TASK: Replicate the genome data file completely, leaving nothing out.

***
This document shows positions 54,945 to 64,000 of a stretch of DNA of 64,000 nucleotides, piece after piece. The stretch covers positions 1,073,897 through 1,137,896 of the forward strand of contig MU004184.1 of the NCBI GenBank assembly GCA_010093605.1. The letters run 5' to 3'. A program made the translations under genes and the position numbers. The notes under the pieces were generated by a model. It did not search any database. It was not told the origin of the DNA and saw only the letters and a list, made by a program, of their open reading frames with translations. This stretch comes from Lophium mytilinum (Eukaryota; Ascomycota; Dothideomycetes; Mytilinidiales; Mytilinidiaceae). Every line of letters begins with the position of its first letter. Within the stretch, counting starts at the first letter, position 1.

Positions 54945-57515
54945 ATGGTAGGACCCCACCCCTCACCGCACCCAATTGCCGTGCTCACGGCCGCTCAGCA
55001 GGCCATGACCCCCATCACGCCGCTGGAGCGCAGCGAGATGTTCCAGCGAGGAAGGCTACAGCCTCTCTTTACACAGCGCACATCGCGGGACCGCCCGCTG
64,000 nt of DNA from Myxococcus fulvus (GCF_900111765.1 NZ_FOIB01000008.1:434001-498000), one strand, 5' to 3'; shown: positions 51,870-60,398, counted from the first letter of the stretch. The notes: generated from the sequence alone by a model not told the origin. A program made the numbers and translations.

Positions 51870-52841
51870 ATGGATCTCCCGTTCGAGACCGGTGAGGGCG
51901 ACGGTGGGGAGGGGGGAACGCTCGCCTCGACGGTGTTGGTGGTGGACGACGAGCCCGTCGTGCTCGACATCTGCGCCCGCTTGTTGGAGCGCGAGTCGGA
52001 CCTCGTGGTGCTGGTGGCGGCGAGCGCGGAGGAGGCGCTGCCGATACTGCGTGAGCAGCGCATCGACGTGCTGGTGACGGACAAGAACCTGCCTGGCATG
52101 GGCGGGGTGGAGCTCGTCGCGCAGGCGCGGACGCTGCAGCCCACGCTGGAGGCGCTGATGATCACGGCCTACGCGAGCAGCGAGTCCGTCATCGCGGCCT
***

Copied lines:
This document shows positions 54,945 to 64,000 of a stretch of DNA of 64,000 nucleotides, piece after piece. The stretch covers positions 1,073,897 through 1,137,896 of the forward strand of contig MU004184.1 of the NCBI GenBank assembly GCA_010093605.1. The letters run 5' to 3'. A program made the translations under genes and the position numbers. The notes under the pieces were generated by a model. It did not search any database. It was not told the origin of the DNA and saw only the letters and a list, made by a program, of their open reading frames with translations. This stretch comes from Lophium mytilinum (Eukaryota; Ascomycota; Dothideomycetes; Mytilinidiales; Mytilinidiaceae). Every line of letters begins with the position of its first letter. Within the stretch, counting starts at the first letter, position 1.

Positions 54945-57515
54945 ATGGTAGGACCCCACCCCTCACCGCACCCAATTGCCGTGCTCACGGCCGCTCAGCA
55001 GGCCATGACCCCCATCACGCCGCTGGAGCGCAGCGAGATGTTCCAGCGAGGAAGGCTACAGCCTCTCTTTACACAGCGCACATCGCGGGACCGCCCGCTG
64,000 nt of DNA from Myxococcus fulvus (GCF_900111765.1 NZ_FOIB01000008.1:434001-498000), one strand, 5' to 3'; shown: positions 51,870-60,398, counted from the first letter of the stretch. The notes: generated from the sequence alone by a model not told the origin. A program made the numbers and translations.

Positions 51870-52841
51870 ATGGATCTCCCGTTCGAGACCGGTGAGGGCG
51901 ACGGTGGGGAGGGGGGAACGCTCGCCTCGACGGTGTTGGTGGTGGACGACGAGCCCGTCGTGCTCGACATCTGCGCCCGCTTGTTGGAGCGCGAGTCGGA
52001 CCTCGTGGTGCTGGTGGCGGCGAGCGCGGAGGAGGCGCTGCCGATACTGCGTGAGCAGCGCATCGACGTGCTGGTGACGGACAAGAACCTGCCTGGCATG
52101 GGCGGGGTGGAGCTCGTCGCGCAGGCGCGGACGCTGCAGCCCACGCTGGAGGCGCTGATGATCACGGCCTACGCGAGCAGCGAGTCCGTCATCGCGGCCT